Minnesota Men’s Basketball player, Akeem Springs, tore his achilles prior to Friday’s Big Ten tournament quarterfinal loss to Michigan State, according to Minnesota University Athletics. The team’s starting shooting guard announced on his Instagram account that he has ruled out playing another game this season.
According to the Fantasy Doctor’s Dr. Selene Parekh, the achilles tendon injury will require surgery and 9-11 months recovery time. The injury marks the end of Springs’ senior season and career as a Golden Gopher.
Springs averaged 9.5 points in 24 minutes per game for the Golden Gophers in his senior season. He transferred to Minnesota from Milwaukee University prior to the season.He is a leader of the team as the starting lineup’s only senior. He is also leading the team with 67 three-point field goals.
“We are a totally different team with Springs out,” Head Coach Richard Pitino said. “We are going to have to teach players how to play other positions.”
Though Springs will not be able to help his team on the court, Minnesota is still likely to be on its way to another NCAA Tournament appearance next weekend.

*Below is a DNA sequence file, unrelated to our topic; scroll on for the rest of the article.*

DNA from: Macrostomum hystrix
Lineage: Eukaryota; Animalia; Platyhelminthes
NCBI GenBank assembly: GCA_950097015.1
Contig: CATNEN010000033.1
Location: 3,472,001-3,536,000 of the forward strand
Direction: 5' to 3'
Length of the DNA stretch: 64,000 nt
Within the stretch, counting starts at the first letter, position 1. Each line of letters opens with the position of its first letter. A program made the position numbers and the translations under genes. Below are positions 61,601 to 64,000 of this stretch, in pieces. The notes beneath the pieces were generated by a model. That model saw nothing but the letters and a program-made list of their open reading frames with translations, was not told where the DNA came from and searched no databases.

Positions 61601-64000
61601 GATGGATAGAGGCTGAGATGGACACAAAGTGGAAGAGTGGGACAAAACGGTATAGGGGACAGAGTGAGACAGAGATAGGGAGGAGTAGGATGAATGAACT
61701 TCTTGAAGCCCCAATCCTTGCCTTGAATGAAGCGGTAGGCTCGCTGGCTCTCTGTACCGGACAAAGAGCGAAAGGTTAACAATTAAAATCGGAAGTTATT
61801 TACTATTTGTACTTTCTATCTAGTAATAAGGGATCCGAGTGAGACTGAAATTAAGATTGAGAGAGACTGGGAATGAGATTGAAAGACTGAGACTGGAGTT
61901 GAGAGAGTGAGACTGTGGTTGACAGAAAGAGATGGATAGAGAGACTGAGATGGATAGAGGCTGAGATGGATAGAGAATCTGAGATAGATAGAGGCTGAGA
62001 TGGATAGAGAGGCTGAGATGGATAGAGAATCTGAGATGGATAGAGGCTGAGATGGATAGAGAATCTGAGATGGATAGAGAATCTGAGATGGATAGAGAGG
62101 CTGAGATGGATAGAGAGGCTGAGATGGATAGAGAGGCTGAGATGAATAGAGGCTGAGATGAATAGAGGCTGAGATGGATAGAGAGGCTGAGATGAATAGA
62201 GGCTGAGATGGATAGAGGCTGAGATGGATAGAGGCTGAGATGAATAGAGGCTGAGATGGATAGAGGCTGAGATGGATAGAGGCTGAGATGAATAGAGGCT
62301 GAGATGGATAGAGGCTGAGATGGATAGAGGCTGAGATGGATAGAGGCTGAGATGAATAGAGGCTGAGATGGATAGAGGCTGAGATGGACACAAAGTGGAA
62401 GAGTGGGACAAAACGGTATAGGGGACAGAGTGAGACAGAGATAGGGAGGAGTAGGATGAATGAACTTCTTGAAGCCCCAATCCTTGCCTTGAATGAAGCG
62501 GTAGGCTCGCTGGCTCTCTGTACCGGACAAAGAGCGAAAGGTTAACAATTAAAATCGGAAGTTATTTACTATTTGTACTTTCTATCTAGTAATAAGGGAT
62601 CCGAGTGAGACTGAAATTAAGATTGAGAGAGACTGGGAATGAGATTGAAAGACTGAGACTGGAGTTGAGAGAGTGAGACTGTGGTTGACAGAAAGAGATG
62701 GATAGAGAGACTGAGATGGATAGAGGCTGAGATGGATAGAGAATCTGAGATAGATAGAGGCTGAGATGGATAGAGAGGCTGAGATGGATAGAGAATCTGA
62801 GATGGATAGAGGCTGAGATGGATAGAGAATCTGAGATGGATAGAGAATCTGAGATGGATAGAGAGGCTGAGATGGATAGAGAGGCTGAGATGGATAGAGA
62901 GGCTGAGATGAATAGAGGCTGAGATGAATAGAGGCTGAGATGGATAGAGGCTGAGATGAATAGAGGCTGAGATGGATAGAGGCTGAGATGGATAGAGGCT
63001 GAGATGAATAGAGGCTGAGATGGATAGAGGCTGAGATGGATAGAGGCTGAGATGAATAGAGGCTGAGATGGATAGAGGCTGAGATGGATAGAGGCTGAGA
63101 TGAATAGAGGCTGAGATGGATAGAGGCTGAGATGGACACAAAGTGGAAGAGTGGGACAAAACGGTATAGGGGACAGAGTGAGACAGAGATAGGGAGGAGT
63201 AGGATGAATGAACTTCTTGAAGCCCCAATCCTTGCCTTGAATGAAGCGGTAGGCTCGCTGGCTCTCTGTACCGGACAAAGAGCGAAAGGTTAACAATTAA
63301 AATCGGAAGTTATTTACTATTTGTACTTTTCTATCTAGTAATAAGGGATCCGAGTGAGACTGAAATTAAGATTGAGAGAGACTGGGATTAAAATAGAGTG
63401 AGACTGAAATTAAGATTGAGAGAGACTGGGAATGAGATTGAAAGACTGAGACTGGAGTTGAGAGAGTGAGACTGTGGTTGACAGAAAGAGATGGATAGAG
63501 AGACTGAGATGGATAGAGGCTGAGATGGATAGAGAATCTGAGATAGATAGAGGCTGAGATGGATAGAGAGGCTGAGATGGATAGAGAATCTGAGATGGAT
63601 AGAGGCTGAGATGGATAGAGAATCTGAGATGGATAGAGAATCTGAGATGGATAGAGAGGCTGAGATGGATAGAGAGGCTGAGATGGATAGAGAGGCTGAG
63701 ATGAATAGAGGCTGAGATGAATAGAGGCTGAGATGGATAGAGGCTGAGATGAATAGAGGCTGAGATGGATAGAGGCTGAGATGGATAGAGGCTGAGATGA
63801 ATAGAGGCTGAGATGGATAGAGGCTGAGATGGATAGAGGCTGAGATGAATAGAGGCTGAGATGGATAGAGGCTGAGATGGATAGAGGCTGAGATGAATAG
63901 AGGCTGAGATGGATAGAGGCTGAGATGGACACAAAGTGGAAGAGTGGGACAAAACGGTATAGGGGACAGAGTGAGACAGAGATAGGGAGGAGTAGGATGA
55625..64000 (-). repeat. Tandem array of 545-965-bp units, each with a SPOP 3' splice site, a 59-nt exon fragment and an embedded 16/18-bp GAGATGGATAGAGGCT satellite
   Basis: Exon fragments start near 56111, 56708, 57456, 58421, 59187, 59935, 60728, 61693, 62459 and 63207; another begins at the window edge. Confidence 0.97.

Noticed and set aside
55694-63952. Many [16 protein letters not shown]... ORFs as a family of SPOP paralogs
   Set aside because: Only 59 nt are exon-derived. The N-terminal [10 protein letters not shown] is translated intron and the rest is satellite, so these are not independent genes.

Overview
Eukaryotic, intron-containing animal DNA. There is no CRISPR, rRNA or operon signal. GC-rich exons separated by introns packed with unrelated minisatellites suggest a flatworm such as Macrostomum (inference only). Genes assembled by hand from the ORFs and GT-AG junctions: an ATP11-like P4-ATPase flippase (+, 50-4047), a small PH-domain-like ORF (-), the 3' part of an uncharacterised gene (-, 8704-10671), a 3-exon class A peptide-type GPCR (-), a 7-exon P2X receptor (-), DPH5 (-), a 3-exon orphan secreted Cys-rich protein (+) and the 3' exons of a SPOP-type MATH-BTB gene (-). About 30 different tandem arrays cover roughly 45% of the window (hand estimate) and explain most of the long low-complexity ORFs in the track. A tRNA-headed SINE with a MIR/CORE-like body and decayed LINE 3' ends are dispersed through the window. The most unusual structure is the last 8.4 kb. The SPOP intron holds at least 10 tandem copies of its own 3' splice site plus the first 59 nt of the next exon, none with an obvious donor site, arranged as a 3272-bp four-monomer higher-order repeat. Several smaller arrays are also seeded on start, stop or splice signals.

Junior forward Reggie Lynch is Minnesota’s first man off the bench and has the most experience working with the remaining members of the team’s starting lineup. At 6’10”, Lynch is taller than any starter. Pitino may choose to slide Lynch into the starting five in order to combat teams with more size in the NCAA Tournament. He has averaged 8.3 points and 6.2 rebounds in 23 minutes per game while shooting 52 percent from the field.
Even though Lynch will likely see the greatest minutes boost in Spring’s absence, Pitino will have to figure out a way to make up for Springs’ team-leading three-point shooting production that was lost with the injury.
Junior guard and leading scorer, Nate Mason, will certainly see a green light from beyond the arc. Sophomore small forward Dupree McBrayer will also likely see an increase in scoring volume with Springs out indefinitely.
Regardless of how Minnesota chooses to replace Springs’ production, his absence will make it more difficult for his team to go on a serious tournament run.